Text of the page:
Climate Action

Top climate change scientist explains how to ‘get the work done’

Extreme climate change events are increasing.

Extreme climate change events are increasing. Image: AP PhotoLos Angeles Times/Creative Commons.

Nathan Cooper
Lead, Partnerships and Engagement Strategy, Climate Action Platform, World Economic Forum Geneva
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SDG 13: Climate Action

This article is part of: Centre for Nature and Climate

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  • The world is rapidly on course to devastating, irreversible climate change.
  • Government action is needed to reduce emissions and protect our planet.
  • Professor Jim Skea discusses the role of climate science in this critical mission.

The science is unequivocal: anthropogenic climate change from burning fossil fuels is undeniable and is happening at an alarming rate. We need to reach net zero globally by 2050 and decarbonise rapidly by 2030. A report from the World Meteorological Organisation predicts that one year in the next five will almost certainly be the hottest on record, and there’s a high chance that the world will cross the critical 1.5C global warming threshold by 2027.

That means radically reducing fossil fuel use, whilst scaling renewable energy, decarbonising industry, and protecting and restoring our natural ecosystems. Delivering this requires immediate, bold action from governments and the private sector if we are to protect ourselves from the worst consequences of climate change.

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Supporting this effort, are the world’s foremost climate scientists, The Intergovernmental Panel on Climate Change (IPCC) – a UN scientific group of experts and the authoritative source of expertise on climate change. They provide policymakers with comprehensive assessments on the causes, impacts, and how to respond to climate change. Formed of three Working Groups: Working Group I deals with the physical scientific basis of climate change; Working Group II deals with impacts, adaptation and vulnerability; and Working Group III deals with the mitigation of climate change.

Professor Jim Skea is co-chair of Working Group III, and the UK’s candidate to be the overall chair of IPCC. In a recent conversation, I discussed with him the crucial role of climate science in policy-making, and how to ensure climate negotiations between countries are based on the science.

There’s no doubt that the conversation around climate change, which has intensified since the IPCC began over 30 years ago, is finally being taken seriously. But as we look ahead to key climate targets in 2030 and beyond, what does the future hold for climate science and how will it inform urgent action now?


How have attitudes to climate change changed throughout your long career?

“I think the attitude to climate change has changed over time. When we started 25 or 30 years ago, climate change was something for the future, something you projected, it wasn't something that was happening now. I think the realisation has come in the last five to 10 years. You only need to look out of the window or decide what clothes you're going to wear on the outside, or if you're living in vulnerable parts of the world, to really see the impact.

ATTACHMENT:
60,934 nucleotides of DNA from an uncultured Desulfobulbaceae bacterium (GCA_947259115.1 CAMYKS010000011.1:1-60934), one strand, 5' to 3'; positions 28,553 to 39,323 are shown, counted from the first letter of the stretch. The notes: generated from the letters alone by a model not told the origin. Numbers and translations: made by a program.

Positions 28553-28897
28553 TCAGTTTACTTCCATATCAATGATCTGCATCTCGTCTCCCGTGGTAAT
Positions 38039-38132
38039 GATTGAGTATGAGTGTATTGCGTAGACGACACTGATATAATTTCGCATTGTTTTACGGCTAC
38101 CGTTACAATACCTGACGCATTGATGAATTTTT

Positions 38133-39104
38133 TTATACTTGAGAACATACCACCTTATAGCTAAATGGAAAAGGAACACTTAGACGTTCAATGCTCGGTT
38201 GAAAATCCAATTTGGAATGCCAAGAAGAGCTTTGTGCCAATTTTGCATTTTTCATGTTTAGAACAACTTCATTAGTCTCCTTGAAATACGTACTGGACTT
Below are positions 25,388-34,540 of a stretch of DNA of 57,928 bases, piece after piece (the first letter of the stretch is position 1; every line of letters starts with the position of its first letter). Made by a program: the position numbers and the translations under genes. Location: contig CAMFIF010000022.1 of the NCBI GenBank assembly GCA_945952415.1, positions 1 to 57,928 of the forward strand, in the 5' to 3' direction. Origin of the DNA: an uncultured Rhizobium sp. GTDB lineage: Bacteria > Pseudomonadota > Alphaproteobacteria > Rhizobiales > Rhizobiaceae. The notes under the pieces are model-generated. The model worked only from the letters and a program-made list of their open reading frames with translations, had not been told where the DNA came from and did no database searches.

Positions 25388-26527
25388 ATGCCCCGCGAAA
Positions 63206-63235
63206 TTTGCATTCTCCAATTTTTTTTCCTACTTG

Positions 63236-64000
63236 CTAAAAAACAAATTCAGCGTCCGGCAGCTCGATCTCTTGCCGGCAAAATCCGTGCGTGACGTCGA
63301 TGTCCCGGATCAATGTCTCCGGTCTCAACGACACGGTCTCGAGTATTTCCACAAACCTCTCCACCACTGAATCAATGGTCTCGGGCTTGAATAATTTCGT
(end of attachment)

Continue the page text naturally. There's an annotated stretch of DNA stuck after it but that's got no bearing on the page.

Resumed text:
“Climate change is happening now and we have evidence the world has warmed by more than 1C. Already we can see the impacts. Climate change is here and now, and it will get worse. And that's where the light bulb turned on for me fully in terms of understanding what the implications of climate change could be. If we see bad things now, they could get much worse in the future, unless we take much more radical action.”

The IPCC overviews and communicates to the world the best available science on climate change. How does this work in practice?

“At the moment, we're about three months towards the end of the latest IPCC cycle – this cycle has lasted nearly eight years. It’s a substantial effort, and we're trying to make sure at the moment that the final IPCC products are put together. It's the culmination of all the activities we've had over the last seven or eight years.

“In this cycle, we, in Working Group III, convened a group of about 250 authors, who together wrote 17 chapters overviewing the latest climate science on how to reduce climate emissions. We then had to go through these chapters with governments worldwide, to nudge, steer and shape them towards a final product. The summary for policymakers, which is usually around 30-40 pages, requires agreement word for word, line for line, with all the world's governments. The culmination of these efforts is a week-long meeting to agree with governments – and every word and every line is fought over.

“Right now, we are wrapping it up. We ran a workshop on scenarios for the future, which is an important topic for the next cycle. What we're trying to do is set everything up, so that whoever takes over from us after the elections in July, is in a good place to build on the knowledge that we built up during the last cycle.”

Governments across the world are integral to shaping the final IPCC reports. How do government interests and realpolitik play out in questions of science?

“This is something that varies a lot between the working groups of IPCC. When it comes to Working Group I on the physical science, governments cannot argue with the scientists – they don't know enough, the scientists are truly authoritative. In Working Group III when we get on to mitigation, which takes us more into the policy space, a lot of the government people know an awful lot about mitigation. So, it's a very different dynamic when you are trying to approve reports. We need to stick to the science. The obvious risk we as co-chairs are guarding against is governments trying to alter the report’s wording to align with their interests, away from the underlying science. This is high-stakes for governments because what they agree in the IPCC will lock them in as they enter climate negotiations.


What’s the World Economic Forum doing about climate change?

“Some of the things need to be phrased extremely carefully. And we need to ensure we don't diverge from the underlying science. So, somebody like me will be wielding the gavel, the chair in the middle of the meeting looking at a sentence, and if governments propose something, we always turn to the experts to ask, “is this true to the underlying science?” And if it’s not, we won’t approve it and we will not gavel it down. Governments being in the room is important as they help craft the messages that will be most compelling to policymakers back in their home country. But of course, it's a delicate balancing act to do that sometimes. We are always driven by two principles: is it communicable and is it true to the underlying science?”